Friday, April 11, 2014

The List of Shame

Guilty! A very unofficial poll I've taken has revealed what it is we women do that annoys the hell out of us. We strive to be better shoppers and smarter dressers but are beset by a host of demons that lead us astray. They tend to fall into easily definable catagories. Herewith:

The Groundhog Day Effect

> We keep buying the same things over and over, whether we wear them or not.
These could be pencil skirts, white blouses or black turtlenecks— basic pieces that are basically boring but we Think We Should Own. I can't tell you the last time I wore a pencil skirt, which looks terrible on me anyways, but I have given them too much closet space. I also own many lovely white blouses that I won't wear because I don't want to get them dirty. Please tell me I am not the only one.

> We keep buying our personal weaknesses over and over— be it handbags, shoes, scarves or jewelry. This is the amassing of quantities of a particular commodity that far outnumbers the need. Don't you really wear the same two necklaces all the time anyways?

>  We keep buying it over and over— trying to get the RIGHT one. This is usually a basic item— like black pants— not a luxury piece like Swarovski-encrusted cardigans. Whatever the initial enthusiasm, after one wearing you've decided these are not the end-all, be-all of black pants. And you will start looking for them again. I personally have done this with blue chambray shirts and now have enough for a road company of "Oklahoma".

OK but not for me...

Fuzzy Logic

> We bought because it was a bargain.
It was so cheap you couldn't get it at Target for that price. You don't need it, but need is not the issue. You've thrown away more on a lunch. Truth: it is so rare to actually find a bargain, something that you need and love and wear ad infinitum. Rule of thumb: items found in the bargain bin usually end up in the dust bin.

> We bought because we wanted to shop and/or had money in our pockets. There is no worse feeling than going shopping and finding nothing. You will find something, which primes the pump to buy more— all of which should be returned pronto.

Wishful Thinking

> We try to replicate our favorite long-gone outfits. You may have divested in an orgy of resolution, but are not that resolved the next day. You are, however, too late and will have to buy it back from the thrift shop if you ever see it again. What follows is a prolonged— usually futile attempt— to repurchase it.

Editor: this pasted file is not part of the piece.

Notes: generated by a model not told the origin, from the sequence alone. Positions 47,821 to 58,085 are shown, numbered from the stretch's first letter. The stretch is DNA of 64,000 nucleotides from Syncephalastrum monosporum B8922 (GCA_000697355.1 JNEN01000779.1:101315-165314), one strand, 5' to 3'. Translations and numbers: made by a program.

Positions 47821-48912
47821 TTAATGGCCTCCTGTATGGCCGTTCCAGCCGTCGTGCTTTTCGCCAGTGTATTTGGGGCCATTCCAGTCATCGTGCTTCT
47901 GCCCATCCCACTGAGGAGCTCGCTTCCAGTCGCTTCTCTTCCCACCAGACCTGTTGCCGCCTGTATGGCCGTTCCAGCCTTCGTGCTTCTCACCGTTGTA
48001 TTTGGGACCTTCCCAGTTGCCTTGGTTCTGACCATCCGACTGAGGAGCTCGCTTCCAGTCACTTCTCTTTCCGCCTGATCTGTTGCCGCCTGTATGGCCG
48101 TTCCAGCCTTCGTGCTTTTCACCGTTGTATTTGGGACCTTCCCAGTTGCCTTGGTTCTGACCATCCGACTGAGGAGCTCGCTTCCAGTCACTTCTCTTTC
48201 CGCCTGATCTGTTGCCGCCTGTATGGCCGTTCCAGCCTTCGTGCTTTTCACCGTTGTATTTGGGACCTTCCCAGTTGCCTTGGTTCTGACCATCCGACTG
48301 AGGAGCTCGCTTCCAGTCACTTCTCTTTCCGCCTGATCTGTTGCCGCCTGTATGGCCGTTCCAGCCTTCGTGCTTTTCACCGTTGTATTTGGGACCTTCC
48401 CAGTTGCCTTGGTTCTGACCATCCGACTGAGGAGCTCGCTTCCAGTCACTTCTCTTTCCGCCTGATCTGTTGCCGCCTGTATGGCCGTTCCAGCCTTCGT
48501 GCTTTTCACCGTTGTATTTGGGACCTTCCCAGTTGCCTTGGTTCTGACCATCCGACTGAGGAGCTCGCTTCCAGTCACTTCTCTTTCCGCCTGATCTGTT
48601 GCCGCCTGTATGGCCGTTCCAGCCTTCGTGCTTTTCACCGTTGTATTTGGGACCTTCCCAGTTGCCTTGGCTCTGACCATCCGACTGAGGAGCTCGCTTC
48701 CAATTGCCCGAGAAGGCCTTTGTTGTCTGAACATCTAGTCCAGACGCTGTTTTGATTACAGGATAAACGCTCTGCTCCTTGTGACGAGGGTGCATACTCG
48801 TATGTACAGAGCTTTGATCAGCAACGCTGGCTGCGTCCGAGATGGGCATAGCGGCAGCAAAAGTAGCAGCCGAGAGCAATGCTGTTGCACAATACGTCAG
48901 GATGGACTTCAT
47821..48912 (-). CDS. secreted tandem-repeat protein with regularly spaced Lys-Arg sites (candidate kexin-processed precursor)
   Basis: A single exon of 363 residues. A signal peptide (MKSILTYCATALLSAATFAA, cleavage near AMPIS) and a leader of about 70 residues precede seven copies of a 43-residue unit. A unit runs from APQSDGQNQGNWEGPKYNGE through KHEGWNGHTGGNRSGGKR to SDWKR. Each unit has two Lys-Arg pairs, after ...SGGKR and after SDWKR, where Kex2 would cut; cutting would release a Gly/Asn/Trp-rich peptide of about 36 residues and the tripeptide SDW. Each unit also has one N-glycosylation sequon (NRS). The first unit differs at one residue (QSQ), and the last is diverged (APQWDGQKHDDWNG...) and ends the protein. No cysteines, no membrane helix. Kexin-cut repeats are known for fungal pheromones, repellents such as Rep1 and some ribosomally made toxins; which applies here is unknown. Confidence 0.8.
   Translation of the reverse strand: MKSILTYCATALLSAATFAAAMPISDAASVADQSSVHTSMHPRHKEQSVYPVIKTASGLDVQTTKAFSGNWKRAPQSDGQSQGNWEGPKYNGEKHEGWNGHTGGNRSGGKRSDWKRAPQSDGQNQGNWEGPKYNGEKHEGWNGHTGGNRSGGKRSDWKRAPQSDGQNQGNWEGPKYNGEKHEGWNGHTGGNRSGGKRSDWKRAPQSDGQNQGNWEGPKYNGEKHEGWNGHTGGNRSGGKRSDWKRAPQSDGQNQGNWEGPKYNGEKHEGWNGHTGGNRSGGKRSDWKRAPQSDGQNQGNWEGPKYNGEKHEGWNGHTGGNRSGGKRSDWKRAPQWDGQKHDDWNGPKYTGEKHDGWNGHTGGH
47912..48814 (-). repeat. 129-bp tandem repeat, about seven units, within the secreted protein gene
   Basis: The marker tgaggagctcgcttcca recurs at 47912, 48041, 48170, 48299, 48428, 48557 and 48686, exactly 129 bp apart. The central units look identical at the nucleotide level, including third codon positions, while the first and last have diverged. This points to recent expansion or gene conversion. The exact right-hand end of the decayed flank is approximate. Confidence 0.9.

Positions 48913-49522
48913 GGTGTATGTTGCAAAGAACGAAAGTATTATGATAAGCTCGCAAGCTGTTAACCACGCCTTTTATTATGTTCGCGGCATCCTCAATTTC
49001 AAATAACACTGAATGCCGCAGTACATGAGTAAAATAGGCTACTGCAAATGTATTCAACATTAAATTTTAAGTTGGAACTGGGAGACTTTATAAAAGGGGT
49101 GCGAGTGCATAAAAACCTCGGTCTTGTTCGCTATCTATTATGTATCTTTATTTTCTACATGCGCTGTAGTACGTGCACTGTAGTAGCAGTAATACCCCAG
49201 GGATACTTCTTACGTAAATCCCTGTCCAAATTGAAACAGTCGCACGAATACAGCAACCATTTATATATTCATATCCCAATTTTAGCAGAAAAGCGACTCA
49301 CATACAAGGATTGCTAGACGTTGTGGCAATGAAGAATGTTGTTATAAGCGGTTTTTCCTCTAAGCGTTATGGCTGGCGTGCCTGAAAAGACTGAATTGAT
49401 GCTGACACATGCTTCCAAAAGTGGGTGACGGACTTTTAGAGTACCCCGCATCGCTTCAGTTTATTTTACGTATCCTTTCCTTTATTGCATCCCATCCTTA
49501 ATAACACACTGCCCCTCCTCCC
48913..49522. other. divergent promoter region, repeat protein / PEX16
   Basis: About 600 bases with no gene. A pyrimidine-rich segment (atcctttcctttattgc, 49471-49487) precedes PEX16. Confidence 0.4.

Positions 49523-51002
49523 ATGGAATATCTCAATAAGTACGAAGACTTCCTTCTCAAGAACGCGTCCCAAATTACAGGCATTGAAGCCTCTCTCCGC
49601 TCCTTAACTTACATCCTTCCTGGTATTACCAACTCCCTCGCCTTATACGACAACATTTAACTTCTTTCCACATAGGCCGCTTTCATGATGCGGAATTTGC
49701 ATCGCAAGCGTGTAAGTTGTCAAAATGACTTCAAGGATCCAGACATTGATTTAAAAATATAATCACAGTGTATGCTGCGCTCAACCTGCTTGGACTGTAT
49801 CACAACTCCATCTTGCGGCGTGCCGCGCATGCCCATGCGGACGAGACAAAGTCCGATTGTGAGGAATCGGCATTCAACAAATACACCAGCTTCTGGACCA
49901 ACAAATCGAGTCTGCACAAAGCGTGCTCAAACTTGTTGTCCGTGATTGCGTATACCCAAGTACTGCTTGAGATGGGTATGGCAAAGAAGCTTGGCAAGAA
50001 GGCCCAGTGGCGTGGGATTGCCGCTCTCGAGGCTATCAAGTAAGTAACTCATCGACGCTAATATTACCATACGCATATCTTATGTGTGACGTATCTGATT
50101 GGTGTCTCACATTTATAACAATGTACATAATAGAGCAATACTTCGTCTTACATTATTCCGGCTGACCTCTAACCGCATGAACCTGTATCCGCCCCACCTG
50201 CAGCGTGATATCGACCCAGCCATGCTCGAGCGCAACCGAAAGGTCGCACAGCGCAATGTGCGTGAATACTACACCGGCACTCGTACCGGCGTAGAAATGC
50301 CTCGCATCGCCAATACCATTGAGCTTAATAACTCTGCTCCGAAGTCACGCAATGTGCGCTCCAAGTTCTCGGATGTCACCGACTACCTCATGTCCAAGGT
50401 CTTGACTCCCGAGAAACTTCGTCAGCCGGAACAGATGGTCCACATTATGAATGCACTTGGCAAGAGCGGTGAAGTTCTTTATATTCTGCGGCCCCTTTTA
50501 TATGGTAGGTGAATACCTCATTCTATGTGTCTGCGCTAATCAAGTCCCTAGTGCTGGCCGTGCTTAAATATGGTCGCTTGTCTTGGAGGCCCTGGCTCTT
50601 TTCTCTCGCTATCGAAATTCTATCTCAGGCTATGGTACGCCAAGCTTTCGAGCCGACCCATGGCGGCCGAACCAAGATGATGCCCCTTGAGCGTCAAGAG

> We have happy memories. It reminds you of the dress you wore that summer on Cape Cod or the sweater your college roommate loaned you for the semester (and you hated to give back). It's not an exact replica, of course, but it's got you thinking— with a smile on your face. This can be an expensive (and futile) trip down memory lane.

> We bought in hopes of the occasion that never happened. Just because I have the right floaty sundress and rustic sandals does not necessarily mean I will spend my summer vacation on the Amalfi coast. Although it would be nice...


  1. How right you are! That men are guilty of similar missteps, though for different objects, is no consolation, is it? (Love your blog, by the way!)

    1. I think I can guess... my husband has 319 pairs of running shoes— none of which are "right". : > )

  2. Oh you are not alone!! I have multiples of pencil skirts, unworn, and white blouses galore that are verrrrry clean!! But none of them are the "one". so I keep looking. And my daughter and I have running joke about buying clothes for our imaginary lives...
    You certainly nailed it with this post.

  3. Had a feeling I nailed it. Thanks for your comments!

  4. You're not alone. "Buy less, choose well"...a mantra that I recently posted on pinterest and now plays in my head before I hit "buy" on-line or in person.